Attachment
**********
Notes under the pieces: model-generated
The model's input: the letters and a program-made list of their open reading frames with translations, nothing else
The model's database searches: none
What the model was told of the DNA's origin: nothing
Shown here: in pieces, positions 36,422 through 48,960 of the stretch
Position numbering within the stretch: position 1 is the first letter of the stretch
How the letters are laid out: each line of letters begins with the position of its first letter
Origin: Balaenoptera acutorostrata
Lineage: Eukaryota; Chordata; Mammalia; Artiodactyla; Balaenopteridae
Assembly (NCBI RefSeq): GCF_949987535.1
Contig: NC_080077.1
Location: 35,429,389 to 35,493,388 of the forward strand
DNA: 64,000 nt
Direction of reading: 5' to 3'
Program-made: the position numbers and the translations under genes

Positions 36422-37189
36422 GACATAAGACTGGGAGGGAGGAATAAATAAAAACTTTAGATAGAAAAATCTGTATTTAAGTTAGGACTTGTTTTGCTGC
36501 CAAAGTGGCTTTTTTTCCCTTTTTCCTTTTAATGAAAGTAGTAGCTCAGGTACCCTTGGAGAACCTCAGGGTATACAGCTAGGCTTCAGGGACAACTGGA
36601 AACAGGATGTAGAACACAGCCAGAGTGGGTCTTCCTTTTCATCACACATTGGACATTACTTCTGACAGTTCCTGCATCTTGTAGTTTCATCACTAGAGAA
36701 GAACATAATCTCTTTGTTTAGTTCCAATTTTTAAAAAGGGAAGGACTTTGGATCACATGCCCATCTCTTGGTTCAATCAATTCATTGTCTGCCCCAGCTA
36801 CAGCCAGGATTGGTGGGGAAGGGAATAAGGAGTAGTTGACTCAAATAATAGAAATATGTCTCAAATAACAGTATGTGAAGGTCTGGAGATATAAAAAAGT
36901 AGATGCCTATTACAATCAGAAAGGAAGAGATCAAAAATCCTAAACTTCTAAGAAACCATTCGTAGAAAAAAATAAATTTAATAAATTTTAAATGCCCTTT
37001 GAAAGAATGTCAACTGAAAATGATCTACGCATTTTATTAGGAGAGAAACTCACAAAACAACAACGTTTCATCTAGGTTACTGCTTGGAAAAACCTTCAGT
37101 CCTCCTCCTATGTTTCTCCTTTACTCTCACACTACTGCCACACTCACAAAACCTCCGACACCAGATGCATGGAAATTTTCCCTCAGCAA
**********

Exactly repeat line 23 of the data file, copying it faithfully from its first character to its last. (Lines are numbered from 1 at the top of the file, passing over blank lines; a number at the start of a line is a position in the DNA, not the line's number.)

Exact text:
37001 GAAAGAATGTCAACTGAAAATGATCTACGCATTTTATTAGGAGAGAAACTCACAAAACAACAACGTTTCATCTAGGTTACTGCTTGGAAAAACCTTCAGT